Everyone has a different opinion about exercise. You might be someone who was pushed too far by their coach in gym class, and now you abhor having to do anything that makes you break a sweat. Or, you might be a gym rat who can’t imagine what life would be like if you had to take a break for even a single day.
Asking if you should exercise during recovery gives you a starting point for figuring out how to blend your feelings about working out with your body’s health needs. In most cases, you’ll find that exercise is often included in recovery plans because of the many benefits that being active has for helping you to stay sober.
Similar to other aspects of your recovery plan, your exercise routine should be tailored to fit your personal goals. If you haven’t actively been working out for a while, then you’ll want to start off slowly with exercises that are designed to fit your fitness level. Walking, swimming and other forms of low-impact exercise tend to feel the best for people who have mostly been sedentary. If you’ve been working out regularly, then you might be able to stick to your current routine or even enhance it now that you are sober.
Explore How Exercise Benefits Your Recovery
There’s more than one reason why you’ll see exercise used in recovery programs. Working out provides you with these benefits that can help you to avoid having a relapse.
- improve your sleep patterns
- find a wholesome way to fill your time
- help your body rebuild for better health
- discover a natural form of stress relief
- meet new people who value good health
Exercise stimulates the release of endorphins that help to improve your mood. You’ll also find that spending time working up a sweat helps your body to manage the symptoms of depression and anxiety. During your recovery, you’ll see that accomplishing your workout goals gives you more confidence that infuses the rest of your therapy sessions with positivity.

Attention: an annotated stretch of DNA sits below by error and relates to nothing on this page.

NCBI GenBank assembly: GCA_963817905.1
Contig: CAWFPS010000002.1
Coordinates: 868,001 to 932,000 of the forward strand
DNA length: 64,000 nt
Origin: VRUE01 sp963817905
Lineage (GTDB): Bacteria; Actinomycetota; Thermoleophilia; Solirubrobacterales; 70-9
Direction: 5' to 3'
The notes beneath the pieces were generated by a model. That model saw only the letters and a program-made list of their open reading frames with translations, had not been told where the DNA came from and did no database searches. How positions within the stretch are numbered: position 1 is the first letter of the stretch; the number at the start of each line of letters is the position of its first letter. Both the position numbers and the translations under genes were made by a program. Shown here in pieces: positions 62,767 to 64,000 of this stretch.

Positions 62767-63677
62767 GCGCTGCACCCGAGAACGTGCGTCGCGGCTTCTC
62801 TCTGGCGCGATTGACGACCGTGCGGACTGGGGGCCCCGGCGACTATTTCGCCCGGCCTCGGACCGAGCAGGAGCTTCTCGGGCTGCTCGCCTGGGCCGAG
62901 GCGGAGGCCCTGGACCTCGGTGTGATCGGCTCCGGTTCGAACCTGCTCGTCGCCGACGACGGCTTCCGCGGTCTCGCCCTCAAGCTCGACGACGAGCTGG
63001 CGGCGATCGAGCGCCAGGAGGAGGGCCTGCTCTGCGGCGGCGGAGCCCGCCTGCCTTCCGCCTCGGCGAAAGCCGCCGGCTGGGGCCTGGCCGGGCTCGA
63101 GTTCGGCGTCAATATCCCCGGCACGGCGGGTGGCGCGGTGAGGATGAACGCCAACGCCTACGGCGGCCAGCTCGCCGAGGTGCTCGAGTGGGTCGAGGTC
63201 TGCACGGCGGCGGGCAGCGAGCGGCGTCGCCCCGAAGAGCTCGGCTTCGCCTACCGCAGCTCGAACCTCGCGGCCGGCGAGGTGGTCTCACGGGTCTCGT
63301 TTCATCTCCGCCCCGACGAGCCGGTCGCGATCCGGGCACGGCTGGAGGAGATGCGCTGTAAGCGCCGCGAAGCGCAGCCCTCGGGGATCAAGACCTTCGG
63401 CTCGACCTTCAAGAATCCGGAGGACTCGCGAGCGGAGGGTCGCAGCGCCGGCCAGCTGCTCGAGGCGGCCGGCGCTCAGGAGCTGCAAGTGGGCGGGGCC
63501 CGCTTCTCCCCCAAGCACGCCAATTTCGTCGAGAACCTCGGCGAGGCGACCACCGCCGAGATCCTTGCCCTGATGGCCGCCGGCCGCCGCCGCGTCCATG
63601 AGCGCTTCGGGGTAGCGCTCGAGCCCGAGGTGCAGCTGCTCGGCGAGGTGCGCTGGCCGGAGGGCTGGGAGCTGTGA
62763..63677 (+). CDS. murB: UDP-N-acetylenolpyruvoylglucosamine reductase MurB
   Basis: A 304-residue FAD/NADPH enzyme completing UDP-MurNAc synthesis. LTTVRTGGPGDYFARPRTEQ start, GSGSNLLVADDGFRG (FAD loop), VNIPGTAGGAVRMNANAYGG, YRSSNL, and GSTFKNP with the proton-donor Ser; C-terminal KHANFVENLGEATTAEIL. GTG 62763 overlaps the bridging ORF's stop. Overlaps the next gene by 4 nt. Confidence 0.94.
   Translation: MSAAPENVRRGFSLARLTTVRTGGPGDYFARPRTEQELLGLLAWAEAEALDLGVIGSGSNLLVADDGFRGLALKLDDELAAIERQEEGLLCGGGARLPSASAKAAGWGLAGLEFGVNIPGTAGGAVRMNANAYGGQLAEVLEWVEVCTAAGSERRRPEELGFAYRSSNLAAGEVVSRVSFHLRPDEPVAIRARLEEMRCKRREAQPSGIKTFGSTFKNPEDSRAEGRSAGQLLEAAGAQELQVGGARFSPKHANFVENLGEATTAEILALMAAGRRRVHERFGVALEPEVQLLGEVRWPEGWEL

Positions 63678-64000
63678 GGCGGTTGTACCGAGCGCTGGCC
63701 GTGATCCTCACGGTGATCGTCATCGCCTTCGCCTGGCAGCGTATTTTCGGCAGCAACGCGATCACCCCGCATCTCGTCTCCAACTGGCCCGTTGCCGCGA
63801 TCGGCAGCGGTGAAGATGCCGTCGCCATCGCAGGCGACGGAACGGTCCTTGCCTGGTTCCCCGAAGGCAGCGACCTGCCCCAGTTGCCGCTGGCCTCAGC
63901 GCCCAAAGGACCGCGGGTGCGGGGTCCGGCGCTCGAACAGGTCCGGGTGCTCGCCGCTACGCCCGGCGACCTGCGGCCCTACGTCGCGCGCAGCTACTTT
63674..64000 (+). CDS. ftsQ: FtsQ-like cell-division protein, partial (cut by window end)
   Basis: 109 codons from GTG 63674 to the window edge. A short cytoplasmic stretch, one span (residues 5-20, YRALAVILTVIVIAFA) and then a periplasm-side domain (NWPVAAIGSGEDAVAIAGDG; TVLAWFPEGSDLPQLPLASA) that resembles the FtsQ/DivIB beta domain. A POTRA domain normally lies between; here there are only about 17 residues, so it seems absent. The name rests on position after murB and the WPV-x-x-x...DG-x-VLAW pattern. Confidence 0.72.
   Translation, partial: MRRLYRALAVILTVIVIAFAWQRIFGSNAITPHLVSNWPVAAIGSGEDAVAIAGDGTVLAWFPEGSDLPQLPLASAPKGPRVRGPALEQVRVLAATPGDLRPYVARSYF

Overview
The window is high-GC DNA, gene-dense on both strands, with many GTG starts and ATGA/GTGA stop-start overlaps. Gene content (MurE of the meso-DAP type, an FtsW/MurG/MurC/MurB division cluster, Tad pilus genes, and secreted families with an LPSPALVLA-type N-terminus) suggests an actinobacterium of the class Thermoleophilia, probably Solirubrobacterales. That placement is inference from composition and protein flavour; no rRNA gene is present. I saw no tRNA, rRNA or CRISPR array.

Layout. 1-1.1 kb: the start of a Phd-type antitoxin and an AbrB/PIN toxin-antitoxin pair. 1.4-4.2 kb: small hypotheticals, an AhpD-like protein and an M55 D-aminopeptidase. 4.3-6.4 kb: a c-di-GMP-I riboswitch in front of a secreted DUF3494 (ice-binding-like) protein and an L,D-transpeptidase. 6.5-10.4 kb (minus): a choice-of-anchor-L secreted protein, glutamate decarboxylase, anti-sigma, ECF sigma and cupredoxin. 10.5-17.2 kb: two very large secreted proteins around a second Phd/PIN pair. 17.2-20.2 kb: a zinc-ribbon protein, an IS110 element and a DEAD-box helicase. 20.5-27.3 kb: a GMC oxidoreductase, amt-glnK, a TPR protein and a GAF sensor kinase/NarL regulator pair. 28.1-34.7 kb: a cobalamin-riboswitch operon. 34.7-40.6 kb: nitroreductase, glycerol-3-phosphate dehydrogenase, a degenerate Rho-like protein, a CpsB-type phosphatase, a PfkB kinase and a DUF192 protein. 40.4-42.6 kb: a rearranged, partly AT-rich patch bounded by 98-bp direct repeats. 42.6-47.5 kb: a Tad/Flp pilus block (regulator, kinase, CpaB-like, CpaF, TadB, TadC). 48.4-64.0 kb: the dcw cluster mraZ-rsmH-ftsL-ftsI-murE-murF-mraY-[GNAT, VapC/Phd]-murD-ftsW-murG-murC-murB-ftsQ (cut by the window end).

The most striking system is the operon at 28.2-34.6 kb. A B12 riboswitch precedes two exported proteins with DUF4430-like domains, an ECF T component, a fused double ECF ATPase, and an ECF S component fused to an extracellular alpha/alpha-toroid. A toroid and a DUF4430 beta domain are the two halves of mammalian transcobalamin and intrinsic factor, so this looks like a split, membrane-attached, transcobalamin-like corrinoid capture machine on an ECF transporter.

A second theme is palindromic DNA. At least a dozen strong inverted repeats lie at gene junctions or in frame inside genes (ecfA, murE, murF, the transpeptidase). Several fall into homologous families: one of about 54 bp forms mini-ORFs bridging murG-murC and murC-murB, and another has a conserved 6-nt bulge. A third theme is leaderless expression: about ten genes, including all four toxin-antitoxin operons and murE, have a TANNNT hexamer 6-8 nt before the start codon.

Find an Exercise Program That Works for You
There are so many different types of exercise programs available that there truly is something out there for everyone. Many addiction treatment programs include yoga in workout plans because the poses are easily modifiable, and you can do them anywhere. Yoga also works well with deep breathing exercises that can help you to stay calm.
Strength training workouts are also common in recovery programs. Many sober living homes have weight sets available that you can use to develop stronger muscles. You may also find sports activities available, such as basketball, that are designed to help you keep your body moving while enjoying some sober social opportunities. Try to keep an open mind about the different types of exercise you encounter, and feel free to give them all a try. Eventually, you’ll find a set of different exercise options that you can mix up from one day to the next to give yourself a total body workout.
Stay Motivated for Sticking to Your Routine
Starting an exercise program off strong is great, and you can use your excitement as momentum to keep you going. However, it is fairly common to suddenly feel your motivation drop off once you start working out regularly. You can avoid hitting a slump by making a plan to head off problems before they start. For instance, planning a few indoor workouts can help you stay on track if the weather turns cold or rainy. You can also choose a sober friend to be your accountability partner.
Encouraging each other to get up and go work out can help you bond, and you’ll both be healthier for it. You’ll also want to include exercise as an element of your normal daily routine. Depending upon your schedule, you might want to do a few yoga poses when you first wake up or go for a walk after dinner. Making your workouts a natural habit that falls into your daily routine makes it easier to miss doing them if you decide to skip a day.
As a final note, just look for ways to stay more active. Going hiking, bike riding and even roller skating are all great ways to increase your daily movements while also having a good time with your new friends. Are you wondering what else you can do to improve your recovery? Give us a call today at 866-963-7200. We’ve got tons of ideas to share.